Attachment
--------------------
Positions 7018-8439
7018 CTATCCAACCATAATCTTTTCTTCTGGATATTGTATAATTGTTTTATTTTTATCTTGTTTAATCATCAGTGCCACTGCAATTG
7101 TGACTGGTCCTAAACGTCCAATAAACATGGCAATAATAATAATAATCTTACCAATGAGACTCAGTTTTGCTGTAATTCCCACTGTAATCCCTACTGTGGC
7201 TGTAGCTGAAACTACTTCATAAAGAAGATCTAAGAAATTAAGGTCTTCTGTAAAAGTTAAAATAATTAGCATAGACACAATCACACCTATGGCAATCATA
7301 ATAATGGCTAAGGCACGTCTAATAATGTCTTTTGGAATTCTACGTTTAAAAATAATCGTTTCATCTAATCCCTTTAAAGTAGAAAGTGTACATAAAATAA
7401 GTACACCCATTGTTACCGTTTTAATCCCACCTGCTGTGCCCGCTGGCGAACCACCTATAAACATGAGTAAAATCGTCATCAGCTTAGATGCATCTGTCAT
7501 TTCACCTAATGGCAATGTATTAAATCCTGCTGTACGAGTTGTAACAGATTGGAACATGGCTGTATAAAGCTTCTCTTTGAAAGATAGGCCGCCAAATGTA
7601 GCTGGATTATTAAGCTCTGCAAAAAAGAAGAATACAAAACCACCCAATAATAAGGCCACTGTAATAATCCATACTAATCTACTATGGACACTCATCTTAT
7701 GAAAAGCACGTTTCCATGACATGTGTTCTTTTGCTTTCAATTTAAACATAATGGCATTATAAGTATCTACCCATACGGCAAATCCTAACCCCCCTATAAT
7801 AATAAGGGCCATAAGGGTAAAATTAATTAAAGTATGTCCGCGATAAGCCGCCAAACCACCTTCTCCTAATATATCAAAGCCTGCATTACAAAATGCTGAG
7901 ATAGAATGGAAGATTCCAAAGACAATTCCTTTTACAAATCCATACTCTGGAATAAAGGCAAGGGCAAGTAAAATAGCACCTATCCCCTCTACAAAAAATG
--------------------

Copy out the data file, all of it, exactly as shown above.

Positions 7018-8439
7018 CTATCCAACCATAATCTTTTCTTCTGGATATTGTATAATTGTTTTATTTTTATCTTGTTTAATCATCAGTGCCACTGCAATTG
7101 TGACTGGTCCTAAACGTCCAATAAACATGGCAATAATAATAATAATCTTACCAATGAGACTCAGTTTTGCTGTAATTCCCACTGTAATCCCTACTGTGGC
7201 TGTAGCTGAAACTACTTCATAAAGAAGATCTAAGAAATTAAGGTCTTCTGTAAAAGTTAAAATAATTAGCATAGACACAATCACACCTATGGCAATCATA
7301 ATAATGGCTAAGGCACGTCTAATAATGTCTTTTGGAATTCTACGTTTAAAAATAATCGTTTCATCTAATCCCTTTAAAGTAGAAAGTGTACATAAAATAA
7401 GTACACCCATTGTTACCGTTTTAATCCCACCTGCTGTGCCCGCTGGCGAACCACCTATAAACATGAGTAAAATCGTCATCAGCTTAGATGCATCTGTCAT
7501 TTCACCTAATGGCAATGTATTAAATCCTGCTGTACGAGTTGTAACAGATTGGAACATGGCTGTATAAAGCTTCTCTTTGAAAGATAGGCCGCCAAATGTA
7601 GCTGGATTATTAAGCTCTGCAAAAAAGAAGAATACAAAACCACCCAATAATAAGGCCACTGTAATAATCCATACTAATCTACTATGGACACTCATCTTAT
7701 GAAAAGCACGTTTCCATGACATGTGTTCTTTTGCTTTCAATTTAAACATAATGGCATTATAAGTATCTACCCATACGGCAAATCCTAACCCCCCTATAAT
7801 AATAAGGGCCATAAGGGTAAAATTAATTAAAGTATGTCCGCGATAAGCCGCCAAACCACCTTCTCCTAATATATCAAAGCCTGCATTACAAAATGCTGAG
7901 ATAGAATGGAAGATTCCAAAGACAATTCCTTTTACAAATCCATACTCTGGAATAAAGGCAAGGGCAAGTAAAATAGCACCTATCCCCTCTACAAAAAATG